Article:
Event subscription creates a powerful system for enabling a completely new kind of interaction between vendors and customers.
This semester, I'm teaching a class at BYU, CS462. We're using Opher Etzion and Peter Niblett's book Event Processing in Action as the class text. The text uses a flower shop and delivery driver scenario as the running example throughout the book. Here's a description:
The flower stores in a large city have established an agreement with local independent van drivers to deliver flowers from the city's flower stores to their destinations. When a store gets a flower delivery order, it creates a request, which is broadcasted to relevant drivers within a certain distance from the store, with the time for pick up (typically now) and the required delivery time if it is an urgent delivery. A driver is then assigned and the customer is notified that a delivery has been scheduled. The driver picks up the delivery and delivers it, and then person receiving the flowers confirms the delivery time by signing for it on the driver's mobile device. The system maintains a ranking of each individual driver based on his or her ability to deliver flowers on time. Each store has a profile that can include a constraint on the ranking of its drivers, for example a store can require its driver to have a ranking greater than 10. the profile also indicates whether the store wants the system to assign drivers automatically, or whether it wants to receive several applications and then make its own choice.
The following diagram (from the Event Processing Technical Society's site) illustrates the interactions that take place between various entities:
The example that Opher details in the book has been implemented in several event processing systems.
If you follow my blog, you'll know I have a particular view of evented systems based on distributed event processing taking place on event networks that are owned and run on behalf of particular entities. We call these personal event networks. In addition to writing a book on the subject, I've described personal event networks in various articles on this blog over the last six months:
- Foursquare and Personal Data in a Personal Event Network
- Notifications in Personal Event Networks
- A Web of Things on the Internet of Things
- Products as Avatars for a Service
- Sky: The New Kynetx Event API
- The Second PC Revolution: Personal Clouds
- Human Leverage
- Personal Event Networks, Social Products, and Value
- What Personal Event Networks Do
- The Evented API Specification
- Personal Event Networks: Building the Internet of Things
- A Facebook of Things
- Curation in the Small: Personal Event Networks and Getting Things Done
- The Trends Driving KRL and Kynetx
- Anonymous eCommerce: Building a Real 4th Party Offer Application with Kynetx
- Contextually Correlating Events: The Power of Emergent Behavior in Loosely Coupled Systems
N.B. If you're in my CS462 class, it wouldn't hurt to read them all. :)
Consequently, as we implement the flowershop example in my class, we're going to do it with a personal event network twist. The result looks something like this diagram:
In the preceding diagram, there isn't one event system that manages the interactions between the shops and the drivers. Rather, each driver has their own personal event network, each shop has their own personal event network, and the guild has one too. The interactions aren't simply events raised within a single event network, but rather events raised between the networks of each participant. I've shown some of the apps that drivers, shops, and the guilds have installed on their personal event networks, but they would each be individually managed and configured. In fact, it's reasonable to assume that different drivers or shops might use different apps for the same purpose as long as they understood the events.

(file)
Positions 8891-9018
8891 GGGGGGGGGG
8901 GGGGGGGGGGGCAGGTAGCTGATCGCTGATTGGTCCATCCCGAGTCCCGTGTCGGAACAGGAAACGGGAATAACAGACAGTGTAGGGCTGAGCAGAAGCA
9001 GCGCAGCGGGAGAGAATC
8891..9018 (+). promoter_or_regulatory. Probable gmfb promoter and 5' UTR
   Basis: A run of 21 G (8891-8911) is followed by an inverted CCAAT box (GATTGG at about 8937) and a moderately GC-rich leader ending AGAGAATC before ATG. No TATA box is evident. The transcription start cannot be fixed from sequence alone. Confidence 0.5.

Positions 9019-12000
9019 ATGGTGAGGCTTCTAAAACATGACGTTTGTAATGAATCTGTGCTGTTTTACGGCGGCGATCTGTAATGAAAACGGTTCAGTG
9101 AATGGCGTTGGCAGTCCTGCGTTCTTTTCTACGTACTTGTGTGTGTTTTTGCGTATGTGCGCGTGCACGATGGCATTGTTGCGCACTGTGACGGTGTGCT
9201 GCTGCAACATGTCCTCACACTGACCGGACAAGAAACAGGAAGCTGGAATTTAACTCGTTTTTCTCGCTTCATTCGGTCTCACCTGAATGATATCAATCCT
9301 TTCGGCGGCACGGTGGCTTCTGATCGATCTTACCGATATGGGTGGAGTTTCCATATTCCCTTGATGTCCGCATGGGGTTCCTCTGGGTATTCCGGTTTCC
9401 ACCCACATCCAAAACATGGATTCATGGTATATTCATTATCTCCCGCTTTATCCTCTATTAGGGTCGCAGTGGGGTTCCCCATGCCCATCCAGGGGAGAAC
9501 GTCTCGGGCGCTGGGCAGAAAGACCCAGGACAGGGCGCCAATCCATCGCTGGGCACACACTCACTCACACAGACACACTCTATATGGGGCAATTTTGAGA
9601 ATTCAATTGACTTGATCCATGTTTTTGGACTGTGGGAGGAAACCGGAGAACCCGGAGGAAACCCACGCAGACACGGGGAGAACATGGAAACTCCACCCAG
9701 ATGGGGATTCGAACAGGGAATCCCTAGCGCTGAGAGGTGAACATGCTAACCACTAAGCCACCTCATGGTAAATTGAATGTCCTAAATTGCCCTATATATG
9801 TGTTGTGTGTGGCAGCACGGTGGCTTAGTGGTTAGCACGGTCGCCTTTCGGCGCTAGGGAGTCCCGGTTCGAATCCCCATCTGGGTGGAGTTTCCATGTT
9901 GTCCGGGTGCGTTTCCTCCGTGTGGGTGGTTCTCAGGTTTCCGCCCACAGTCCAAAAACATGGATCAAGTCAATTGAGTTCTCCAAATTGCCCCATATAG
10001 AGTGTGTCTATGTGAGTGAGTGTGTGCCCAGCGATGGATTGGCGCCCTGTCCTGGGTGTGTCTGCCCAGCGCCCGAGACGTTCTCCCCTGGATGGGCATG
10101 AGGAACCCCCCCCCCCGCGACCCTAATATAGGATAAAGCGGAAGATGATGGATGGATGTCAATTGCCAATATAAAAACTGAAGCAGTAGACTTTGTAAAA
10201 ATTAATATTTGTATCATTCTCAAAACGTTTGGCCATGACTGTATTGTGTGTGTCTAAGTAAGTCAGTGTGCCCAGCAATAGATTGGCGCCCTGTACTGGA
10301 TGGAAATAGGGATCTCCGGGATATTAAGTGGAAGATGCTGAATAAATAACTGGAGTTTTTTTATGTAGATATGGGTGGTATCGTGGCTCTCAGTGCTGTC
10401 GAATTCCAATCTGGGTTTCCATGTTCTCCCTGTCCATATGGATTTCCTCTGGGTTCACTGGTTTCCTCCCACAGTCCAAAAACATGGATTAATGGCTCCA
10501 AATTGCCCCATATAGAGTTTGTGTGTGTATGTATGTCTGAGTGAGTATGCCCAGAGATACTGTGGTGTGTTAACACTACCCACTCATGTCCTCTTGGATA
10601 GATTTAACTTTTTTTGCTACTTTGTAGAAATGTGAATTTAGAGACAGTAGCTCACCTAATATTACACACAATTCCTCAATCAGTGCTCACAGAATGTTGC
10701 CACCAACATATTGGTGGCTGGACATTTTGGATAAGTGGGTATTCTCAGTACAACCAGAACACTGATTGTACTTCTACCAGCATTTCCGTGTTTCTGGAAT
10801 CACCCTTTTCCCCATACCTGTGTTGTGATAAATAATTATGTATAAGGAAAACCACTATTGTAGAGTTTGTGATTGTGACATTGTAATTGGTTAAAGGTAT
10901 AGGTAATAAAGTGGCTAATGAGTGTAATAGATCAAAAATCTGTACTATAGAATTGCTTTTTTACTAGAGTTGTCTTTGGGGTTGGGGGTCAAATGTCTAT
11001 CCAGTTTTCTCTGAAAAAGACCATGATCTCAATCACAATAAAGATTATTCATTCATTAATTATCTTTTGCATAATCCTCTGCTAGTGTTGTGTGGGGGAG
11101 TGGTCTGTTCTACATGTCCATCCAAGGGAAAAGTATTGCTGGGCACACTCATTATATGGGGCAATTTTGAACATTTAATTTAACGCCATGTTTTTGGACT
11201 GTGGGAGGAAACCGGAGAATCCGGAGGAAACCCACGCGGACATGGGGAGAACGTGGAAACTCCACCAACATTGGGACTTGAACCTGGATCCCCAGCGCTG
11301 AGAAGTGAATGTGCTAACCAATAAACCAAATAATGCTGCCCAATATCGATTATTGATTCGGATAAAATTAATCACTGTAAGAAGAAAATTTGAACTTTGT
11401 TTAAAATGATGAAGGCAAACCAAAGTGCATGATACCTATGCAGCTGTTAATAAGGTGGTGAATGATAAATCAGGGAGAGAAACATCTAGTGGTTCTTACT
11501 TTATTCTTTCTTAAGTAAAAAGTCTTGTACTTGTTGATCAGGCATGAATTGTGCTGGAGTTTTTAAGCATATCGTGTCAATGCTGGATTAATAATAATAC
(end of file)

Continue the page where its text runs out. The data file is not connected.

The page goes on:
The various personal event networks are linked together via event subscription. For example, a driver might subscribe to the delivery_ready event from each of the flowershops she wants to drive for. A driver who has a bad experience with a particular shop, merely unsubscribes from that shop's delivery_ready events and never sees them again. Similarly, a shop that doesn't like a particular driver can merely unsubscribe from them and no longer do business with them. I'll be posting an example soon that shows how event subscription works in a personal event network. There are lots of details to work out and this blog post isn't the place for them.
There are design choices to be made in this system. For example, there's a "direct" arrow in the diagram indicating that shop and driver personal event networks can communicate directly. But the guild may chose to intermediate the interactions. In class, we're going to be implementing the system with a direct connection first and then re-plumb the entire thing to use the guild as an intermediary. Intermediaries introduce interesting dynamics, making many things easier and increasing flexibility.
Overall, this example isn't terribly different from the fourth-party ecommerce example I wrote about last June except that example featured hardwired connections between the shopper and the merchant rulesets. In contrast, this example uses the idea of event subscription to link merchants and customers. Event subscription takes the fourth-party example from a nice little demonstration to a conception of how VRM could work in the real-world. The diagram shown above can be partitioned to illustrate this:
Together with our ideas about how notification occurs and how personal data can be managed in personal event networks, event subscription creates a powerful system for enabling a completely new kind of interaction between vendors and customers (note that in this example, the flowershop is the customer who is negotiating for and buying delivery services from the drivers).